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Joanne98 Donating Member (1000+ posts) Send PM | Profile | Ignore Mon Jul-16-07 09:54 AM
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Collateral Damage
Collateral Damage
U.S. hands out vast sums of money to combat terrorism while ignoring human rights records; lobbying key to funding flows

By Nathaniel Heller and Tom Stites
Data analysis by Ben Welsh

WASHINGTON Changes in United States foreign policy and military assistance programs that seemed so urgent after the September 11, 2001, attacks have paid off in the capture of dangerous terrorist suspects and the disruption of possible attacks. But five years on, the influence of foreign lobbying on the U.S. government, as well as a shortsighted emphasis on counterterrorism objectives over broader human rights concerns, have generated staggering costs to the U.S. and its allies in money spent and political capital burned.

For more than a year, the Center for Public Integrity, through its International Consortium of Investigative Journalists (ICIJ), conducted an investigation to assess the impact of foreign lobbying and terrorism on post-9/11 U.S. military training and assistance policies. Among the findings:

Attracted by the gusher of new U.S. military aid, governments ― including Ethiopia; the Philippines; and Indonesia, which hired former senator and 1996 GOP presidential nominee Bob Dole ― spent millions on Washington lobbyists to persuade Congress and the Pentagon to open the spigots. In doing so, they took advantage of a policymaking process that was ad hoc if not chaotic, as the Defense Department grabbed power over military aid decisions from the State Department.
Deals to provide military aid to what are perceived as often corrupt and brutal governments have set back efforts to advance human rights and the rule of law, particularly in Asia and East Africa. Billions in new military aid dollars have flowed to countries whose record of grim human rights practices had led to pre-9/11 decisions by the U.S. to cut off or curtail aid. Neither the Defense Department nor Congress has done as much as it could to make sure the money was spent as intended, providing what one seasoned congressional aide described as "a blank check."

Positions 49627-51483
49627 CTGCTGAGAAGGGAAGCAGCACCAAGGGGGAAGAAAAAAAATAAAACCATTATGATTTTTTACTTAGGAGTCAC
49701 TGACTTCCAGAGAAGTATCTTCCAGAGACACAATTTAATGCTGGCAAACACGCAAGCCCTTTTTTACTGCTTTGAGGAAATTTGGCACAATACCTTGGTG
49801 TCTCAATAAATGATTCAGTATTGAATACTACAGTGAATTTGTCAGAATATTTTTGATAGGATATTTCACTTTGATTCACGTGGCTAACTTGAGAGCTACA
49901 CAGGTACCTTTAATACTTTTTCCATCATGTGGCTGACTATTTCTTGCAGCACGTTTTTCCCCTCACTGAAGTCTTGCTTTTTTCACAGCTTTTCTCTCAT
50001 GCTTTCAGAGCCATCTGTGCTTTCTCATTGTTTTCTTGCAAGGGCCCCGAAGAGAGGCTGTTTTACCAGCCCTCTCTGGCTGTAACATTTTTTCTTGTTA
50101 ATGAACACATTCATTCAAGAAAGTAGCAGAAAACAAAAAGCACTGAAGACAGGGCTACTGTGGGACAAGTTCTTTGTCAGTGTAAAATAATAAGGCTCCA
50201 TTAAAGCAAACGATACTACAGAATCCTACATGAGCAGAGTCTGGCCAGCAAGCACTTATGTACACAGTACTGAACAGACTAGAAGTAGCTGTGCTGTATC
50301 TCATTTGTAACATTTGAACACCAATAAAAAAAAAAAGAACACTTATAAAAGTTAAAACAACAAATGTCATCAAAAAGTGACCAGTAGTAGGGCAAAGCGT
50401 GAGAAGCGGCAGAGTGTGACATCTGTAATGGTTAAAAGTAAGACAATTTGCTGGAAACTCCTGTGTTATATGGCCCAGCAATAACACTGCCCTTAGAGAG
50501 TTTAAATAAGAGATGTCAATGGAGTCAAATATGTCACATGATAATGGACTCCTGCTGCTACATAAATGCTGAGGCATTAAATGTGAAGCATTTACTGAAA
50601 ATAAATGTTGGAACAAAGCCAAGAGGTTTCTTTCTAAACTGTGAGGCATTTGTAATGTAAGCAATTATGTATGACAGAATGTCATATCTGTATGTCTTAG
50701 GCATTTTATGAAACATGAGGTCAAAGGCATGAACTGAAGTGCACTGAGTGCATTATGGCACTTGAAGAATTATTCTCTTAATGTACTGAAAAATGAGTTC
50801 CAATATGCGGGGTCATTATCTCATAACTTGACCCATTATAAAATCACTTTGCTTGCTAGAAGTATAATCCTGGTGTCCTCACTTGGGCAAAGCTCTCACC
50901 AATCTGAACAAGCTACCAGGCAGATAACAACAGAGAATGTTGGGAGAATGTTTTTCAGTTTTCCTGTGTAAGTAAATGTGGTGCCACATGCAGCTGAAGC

Two longtime U.S. allies, Italy and Germany, have indicted or issued arrest warrants for Americans they identify as CIA agents on charges of kidnapping people off their streets and transporting them to secret prisons or to other countries known for torturing prisoners. Two other friendly governments, Sweden and Canada, empowered special commissions to investigate this extralegal practice, which is known as "extraordinary rendition." The U.S. does not acknowledge the practice, but European governments and human rights groups, which have documented many renditions, say they number in the dozens. The controversy has strained the trans-Atlantic alliance at a time when the U.S. is struggling to maintain international coalitions in Iraq and Afghanistan.
In their investigation, 10 ICIJ reporters on four continents explored what Vice President Cheney has described as "the dark side" of American counterterrorism policy since the 2001 terrorist attacks. They found that post-9/11 U.S. political pressure, Washington lobbying and aid dollars have reshaped policies towards countries ranging from tiny Djibouti in the Horn of Africa, to Pakistan and Thailand in Asia, to Poland and Romania in Europe, even to Colombia in South America. ICIJ reporters also combed through official reports as well as new sources detailing cases of extraordinary renditions and other "dark side" practices and found the United States following the lead of Israel in some controversial post-9/11 tactics.

In addition, the Center sifted through thousands of Department of Justice lobbying records and human rights reports and used Freedom of Information Act requests to assemble a comprehensive database to analyze both old and new forms of U.S. military training and assistance to foreign governments and security forces before and after the 9/11 attacks.

The most compelling findings will be presented in 20 articles to be published starting today, and linked to from this article.

Money trail leads to the Pentagon
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Joanne98 Donating Member (1000+ posts) Send PM | Profile | Ignore Mon Jul-16-07 12:46 PM
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